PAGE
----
Areas under ISIL control as of April 6th, 2015 Iranian thaw?

The rise of ISIL is making strange bedfellows of traditional enemies: Iran and USA with its allies, including Australia. We know that Iran (Persia) will ultimately be part of the Gogian confederacy opposed to the West (Ezek 38:5). On April 2, the foreign ministers of the United States, the United Kingdom, Russia, Germany, France, China, the European Union and the Islamic Republic of Iran announced that they had reached agreement on a deal over controversial Iranian nuclear activities. Under the terms of the nuclear non-proliferation treaty it is appropriate for a nation to develop nuclear technology for peaceful purposes – such as power generation. However, the need for such power in oil and solar rich Iran continues to raise questions about the true intent of the Islamic re­public’S nuclear program.

The Australian Broadcasting Commission reported in late April that: “Under the agreement Iran agreed to reduce its installed enrichment cen­trifuges from 19,000 to 6,000 – only 5,000 of which will be spinning. Its second largest enrichment facility will be turned into a physics research centre and reduce its stock pile of low enriched uranium. The IAEA [International Atomic Energy Agency] will be able to inspect any facility it deems to be suspicious and Iran will also address the IAEA’s concerns about the possible military dimensions of its nuclear program. In return, the EU and US sanctions will be lifted.”

President Obama’s foreign policy approach of negotiation and bi-lateral diplomacy towards Iran has been widely criticised by his political opponents at home and abroad. Prominent in the criticism is the recently re-elected Israeli Prime Minister, Benjamin Netanyahu. In the lead up to the negotia­tions, and during the election campaign at home, Netanyahu flew to the USA to speak to Congress on March 3. In his speech he strongly warned against Obama’S approach.

Netanyahu’S opposition to the Iran deal has long been on record. He has called the West “comatose” and “delusional” over the deal, saying, “it doesn’t block Iran’s path to the bomb; it paves Iran’s path to the bomb”. So what we see is Israel becoming isolated, forgotten and forsaken by “her lovers” as the final crisis looms on the horizon (Ezek 38:5).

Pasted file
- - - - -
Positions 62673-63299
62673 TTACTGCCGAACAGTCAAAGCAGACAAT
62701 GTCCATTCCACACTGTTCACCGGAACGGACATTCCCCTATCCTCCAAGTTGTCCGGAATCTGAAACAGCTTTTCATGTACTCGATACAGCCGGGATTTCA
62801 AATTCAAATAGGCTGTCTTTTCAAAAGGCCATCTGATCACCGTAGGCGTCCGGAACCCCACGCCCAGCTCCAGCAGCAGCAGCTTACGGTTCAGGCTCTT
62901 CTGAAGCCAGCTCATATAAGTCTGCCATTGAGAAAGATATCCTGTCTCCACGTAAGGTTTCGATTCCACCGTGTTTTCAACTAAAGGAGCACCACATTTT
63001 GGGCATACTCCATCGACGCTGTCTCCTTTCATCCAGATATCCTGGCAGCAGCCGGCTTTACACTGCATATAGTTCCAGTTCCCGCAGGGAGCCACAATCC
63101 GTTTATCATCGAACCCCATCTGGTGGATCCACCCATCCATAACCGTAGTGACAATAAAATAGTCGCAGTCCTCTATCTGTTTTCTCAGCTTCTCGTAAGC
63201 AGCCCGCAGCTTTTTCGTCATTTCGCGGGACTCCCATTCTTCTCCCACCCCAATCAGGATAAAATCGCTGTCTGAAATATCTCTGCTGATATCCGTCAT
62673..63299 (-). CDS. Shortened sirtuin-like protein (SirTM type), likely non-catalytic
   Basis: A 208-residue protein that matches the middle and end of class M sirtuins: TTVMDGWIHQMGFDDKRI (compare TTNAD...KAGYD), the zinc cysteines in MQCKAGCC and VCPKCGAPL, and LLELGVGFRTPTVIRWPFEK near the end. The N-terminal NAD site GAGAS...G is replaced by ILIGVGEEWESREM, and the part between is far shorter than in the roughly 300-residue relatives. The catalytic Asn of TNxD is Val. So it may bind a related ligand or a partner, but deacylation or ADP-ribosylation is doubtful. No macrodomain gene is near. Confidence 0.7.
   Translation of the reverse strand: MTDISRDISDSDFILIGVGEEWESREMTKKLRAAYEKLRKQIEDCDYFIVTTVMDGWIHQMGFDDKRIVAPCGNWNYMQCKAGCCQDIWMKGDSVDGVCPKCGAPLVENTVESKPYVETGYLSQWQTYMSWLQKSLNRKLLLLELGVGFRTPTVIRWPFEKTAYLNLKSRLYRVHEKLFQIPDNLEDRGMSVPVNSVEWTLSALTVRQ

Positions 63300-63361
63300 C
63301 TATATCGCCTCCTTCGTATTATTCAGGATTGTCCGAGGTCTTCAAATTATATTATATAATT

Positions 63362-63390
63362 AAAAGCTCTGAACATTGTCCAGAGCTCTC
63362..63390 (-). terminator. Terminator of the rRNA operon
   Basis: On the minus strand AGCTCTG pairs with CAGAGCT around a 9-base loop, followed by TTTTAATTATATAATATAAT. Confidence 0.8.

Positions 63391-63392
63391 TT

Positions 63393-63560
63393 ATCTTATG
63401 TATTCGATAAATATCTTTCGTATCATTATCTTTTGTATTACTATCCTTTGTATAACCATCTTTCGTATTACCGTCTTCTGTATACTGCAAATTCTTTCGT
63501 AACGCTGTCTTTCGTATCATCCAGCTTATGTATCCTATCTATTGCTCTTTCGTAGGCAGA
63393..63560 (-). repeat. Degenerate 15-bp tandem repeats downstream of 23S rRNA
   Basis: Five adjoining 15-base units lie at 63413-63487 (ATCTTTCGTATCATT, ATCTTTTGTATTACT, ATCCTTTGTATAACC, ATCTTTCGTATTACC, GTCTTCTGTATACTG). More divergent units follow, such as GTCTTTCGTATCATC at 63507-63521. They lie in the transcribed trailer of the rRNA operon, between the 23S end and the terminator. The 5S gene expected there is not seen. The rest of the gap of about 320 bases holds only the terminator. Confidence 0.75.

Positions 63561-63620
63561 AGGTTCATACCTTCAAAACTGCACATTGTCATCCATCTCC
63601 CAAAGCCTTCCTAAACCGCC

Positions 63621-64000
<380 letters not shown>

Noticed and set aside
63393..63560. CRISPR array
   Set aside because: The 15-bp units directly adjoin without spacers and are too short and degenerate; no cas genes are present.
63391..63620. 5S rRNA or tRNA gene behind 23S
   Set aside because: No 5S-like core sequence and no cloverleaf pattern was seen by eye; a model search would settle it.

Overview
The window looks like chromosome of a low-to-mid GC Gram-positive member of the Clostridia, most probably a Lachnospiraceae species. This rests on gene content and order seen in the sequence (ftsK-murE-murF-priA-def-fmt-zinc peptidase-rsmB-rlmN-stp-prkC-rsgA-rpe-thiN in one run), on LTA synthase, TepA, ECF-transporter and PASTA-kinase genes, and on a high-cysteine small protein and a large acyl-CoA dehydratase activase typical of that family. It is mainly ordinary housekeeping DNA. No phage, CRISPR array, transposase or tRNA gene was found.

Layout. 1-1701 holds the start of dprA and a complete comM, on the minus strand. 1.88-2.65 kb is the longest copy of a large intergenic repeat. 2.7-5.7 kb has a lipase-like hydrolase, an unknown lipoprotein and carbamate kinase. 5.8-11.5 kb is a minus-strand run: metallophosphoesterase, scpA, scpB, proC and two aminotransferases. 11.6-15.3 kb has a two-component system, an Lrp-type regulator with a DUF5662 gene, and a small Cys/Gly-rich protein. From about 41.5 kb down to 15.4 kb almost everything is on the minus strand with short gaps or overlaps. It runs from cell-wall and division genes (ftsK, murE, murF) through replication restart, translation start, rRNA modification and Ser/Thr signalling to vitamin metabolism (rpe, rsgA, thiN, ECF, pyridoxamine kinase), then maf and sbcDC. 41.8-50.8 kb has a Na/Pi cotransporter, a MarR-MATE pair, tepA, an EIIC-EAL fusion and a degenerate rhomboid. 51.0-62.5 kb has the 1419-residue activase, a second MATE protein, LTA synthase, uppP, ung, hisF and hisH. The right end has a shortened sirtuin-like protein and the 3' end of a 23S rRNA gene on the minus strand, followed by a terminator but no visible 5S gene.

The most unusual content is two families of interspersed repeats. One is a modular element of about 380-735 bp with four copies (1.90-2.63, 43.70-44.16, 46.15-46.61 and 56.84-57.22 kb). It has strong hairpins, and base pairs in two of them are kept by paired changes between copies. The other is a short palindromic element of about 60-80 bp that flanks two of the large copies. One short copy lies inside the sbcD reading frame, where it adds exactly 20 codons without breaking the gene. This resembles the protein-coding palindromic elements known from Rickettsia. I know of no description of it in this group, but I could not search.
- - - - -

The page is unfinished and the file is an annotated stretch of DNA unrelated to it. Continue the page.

President Obama depicted as an under-miner of both Netanyahu and Israel

The Sydney Morning Herald reported on March 4 that, “Benjamin Netanyahu used his controversial address to Congress to paint a dystopian vision of an Iran acting as a nuclear-armed IS [Islamic State] terrorising the world should US President Barack Obama continue to pursue negotiations with the regime. He likened Iran to Nazi Germany – and as many noted, by implication, Mr Obama to Neville Chamberlain – and said any deal with Iran would pave the way to it developing a nuclear weapon.” Martin Indyk, the Brookings Institution’S head of foreign policy and a former US ambassador to Israel, told CNN after the speech, “It was clear that the speech had dangerously politicised the [US-Israel] alliance and that the relationship between the two leaders [Obama and Netanyahu] had deteriorated from bad to toxic”.

President Obama offered the following com­ment on the issue: “What I would say to the Israeli people is … that there is no formula, there is no op­tion, to prevent Iran from getting a nuclear weapon that will be more effective than the diplomatic ini­tiative and framework that we put forward — and that’s demonstrable”. Netanyahu went on to win an unexpected victory in the election held on 17 March.

Benjamin Netanyahu depicted as having global interests on his mind as Obama is accused of thinking only of himself

The fact that underlies these American and Australian overtures to Iran is the knowledge that, without Iranian help, the US and its allies may not be able to defeat Islamic State (ISIL).

The way of the Kings of the East

The flood that poured over the Middle East during the rise of Islam and its eventual inundation and immersion under the rule of the Ottoman Turks was at last ended in the events of the First World War. 1915 set in motion events that released the Middle East, Palestine and Jerusalem from the Turkish waters. With the waters turned back, the inundation ended and Israel was restored; Revelation 16 depicts Kings arising out of the East, bringing with them the full brightness of the light of a new morning. Fear characterises our times, so let us have confidence – we have opportunity to share in the kingship of this age to come, if we keep our garments today and continue to wait and watch.

Photo credits:

Michael Ramirez – investors.com/cartoons

ISIL map photo – http://commons.wikimedia.org/wiki/File:Territorial_control_of_the_ISIS.svg